Well, Syria may have an aversion to cheating but the prison service has no such moral qualms. It will not only cheat but will lie blatantly to achieve its own ends. So, who is the better? The prisoner, who makes no secret of the fact that his social conscience leaves a lot to be desired, or the person working for the prison service, who does exactly the same thing with the full support of a failing system?

I hope everyone who reads this has a good Christmas and I wish them all the luck they wish for themselves in 2010. Dear me, the year two thousand and ten .... I'm still struggling to get used to the nineteen seventies!

The Voice In The Wilderness

The case of the vanishing men

Once upon a time, in the not too distant past, prisons ran more or less calmly without drama or crisis (apart from the odd riot here and there - though a good riot never hurt anyone and often helped clear the air of tension, not to mention presenting the prison with an opportunity to get rid of a few less desirable elements).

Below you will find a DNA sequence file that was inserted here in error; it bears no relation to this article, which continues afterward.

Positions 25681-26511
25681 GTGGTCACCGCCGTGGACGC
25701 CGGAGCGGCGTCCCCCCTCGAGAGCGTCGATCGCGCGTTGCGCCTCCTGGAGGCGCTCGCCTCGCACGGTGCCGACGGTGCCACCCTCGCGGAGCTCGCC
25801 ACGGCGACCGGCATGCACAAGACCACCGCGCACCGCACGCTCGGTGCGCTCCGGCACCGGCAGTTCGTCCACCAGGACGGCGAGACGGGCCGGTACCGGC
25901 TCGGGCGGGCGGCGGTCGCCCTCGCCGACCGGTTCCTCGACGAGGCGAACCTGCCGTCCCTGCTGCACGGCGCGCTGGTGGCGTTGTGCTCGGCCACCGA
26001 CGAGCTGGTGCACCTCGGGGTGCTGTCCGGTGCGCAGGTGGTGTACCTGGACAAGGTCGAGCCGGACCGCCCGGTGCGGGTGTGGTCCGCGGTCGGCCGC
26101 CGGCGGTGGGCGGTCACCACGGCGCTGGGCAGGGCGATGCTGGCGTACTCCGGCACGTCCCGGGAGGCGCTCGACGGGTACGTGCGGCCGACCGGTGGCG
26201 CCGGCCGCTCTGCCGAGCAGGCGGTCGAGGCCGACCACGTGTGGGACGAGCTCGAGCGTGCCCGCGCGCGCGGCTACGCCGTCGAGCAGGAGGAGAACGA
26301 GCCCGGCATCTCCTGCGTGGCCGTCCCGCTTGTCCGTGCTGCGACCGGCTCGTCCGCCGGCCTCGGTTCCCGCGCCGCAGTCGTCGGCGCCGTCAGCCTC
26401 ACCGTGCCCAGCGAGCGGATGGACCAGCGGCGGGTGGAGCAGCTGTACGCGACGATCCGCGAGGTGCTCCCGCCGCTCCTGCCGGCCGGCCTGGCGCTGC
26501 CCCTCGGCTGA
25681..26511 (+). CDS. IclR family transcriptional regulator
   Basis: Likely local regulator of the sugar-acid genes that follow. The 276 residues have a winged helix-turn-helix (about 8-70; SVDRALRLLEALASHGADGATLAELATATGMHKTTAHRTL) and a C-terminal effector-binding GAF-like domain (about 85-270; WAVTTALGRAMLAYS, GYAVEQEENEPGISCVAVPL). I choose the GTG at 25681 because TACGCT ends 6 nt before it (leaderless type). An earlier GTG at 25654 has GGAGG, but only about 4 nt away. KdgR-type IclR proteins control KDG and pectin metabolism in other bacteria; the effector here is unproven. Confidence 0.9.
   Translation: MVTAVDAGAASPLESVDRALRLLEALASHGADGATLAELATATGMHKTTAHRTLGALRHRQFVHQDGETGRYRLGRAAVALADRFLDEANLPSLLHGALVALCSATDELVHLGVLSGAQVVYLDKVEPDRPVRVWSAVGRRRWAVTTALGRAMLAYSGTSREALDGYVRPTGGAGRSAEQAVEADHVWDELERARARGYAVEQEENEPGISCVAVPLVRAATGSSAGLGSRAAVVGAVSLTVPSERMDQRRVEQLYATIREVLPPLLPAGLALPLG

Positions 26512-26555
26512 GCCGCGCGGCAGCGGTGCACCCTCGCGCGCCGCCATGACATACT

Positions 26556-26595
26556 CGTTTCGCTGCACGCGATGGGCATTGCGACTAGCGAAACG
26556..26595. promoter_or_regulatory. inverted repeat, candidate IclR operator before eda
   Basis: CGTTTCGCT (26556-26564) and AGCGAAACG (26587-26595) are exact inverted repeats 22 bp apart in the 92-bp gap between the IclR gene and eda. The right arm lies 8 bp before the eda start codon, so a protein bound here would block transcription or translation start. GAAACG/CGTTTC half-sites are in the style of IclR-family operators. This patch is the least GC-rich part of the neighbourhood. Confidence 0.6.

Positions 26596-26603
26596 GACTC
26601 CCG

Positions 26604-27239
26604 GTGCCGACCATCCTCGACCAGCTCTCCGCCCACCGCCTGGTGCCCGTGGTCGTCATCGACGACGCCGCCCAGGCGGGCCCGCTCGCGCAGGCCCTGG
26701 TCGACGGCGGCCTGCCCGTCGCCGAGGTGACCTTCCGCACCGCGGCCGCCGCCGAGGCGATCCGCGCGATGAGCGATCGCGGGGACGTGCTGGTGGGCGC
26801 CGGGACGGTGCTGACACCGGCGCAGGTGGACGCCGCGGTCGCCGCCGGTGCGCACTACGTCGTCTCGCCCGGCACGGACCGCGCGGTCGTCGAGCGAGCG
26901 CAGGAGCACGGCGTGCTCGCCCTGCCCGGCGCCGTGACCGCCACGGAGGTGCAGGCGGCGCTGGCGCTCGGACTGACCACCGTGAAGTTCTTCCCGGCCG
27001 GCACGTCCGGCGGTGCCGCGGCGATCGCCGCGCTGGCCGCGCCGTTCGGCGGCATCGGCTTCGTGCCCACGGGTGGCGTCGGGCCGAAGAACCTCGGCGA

So, prisons ran fairly calmly and, left alone, would continue to do so. Each wing had a wing governor - an Assistant Governor who held the acronym A.G. Above him was the Deputy Governor who everyone called 'The Dep'. Then we had the Chief Officer who ostensibly held sway over the staff and their behaviour, but at the top of the pile sat the Number One Governor. The Number One! A prisoner could get up in the morning, go to the Principal Officer's office and make an application to see the A.G. of that particular wing. The P.O. would ask what it was about and, if he couldn't deal with it, he would send the con into the next room where the A.G. sat dispensing decisions. If the A.G. could not deal with the matter, then the con would be added to the list for lunch hour. If the Number One was on a day off, then the Dep would take the lunch-time applications. At lunch-time, the con would see either the Dep or the Numher One, get a decision and, hey presto - job done.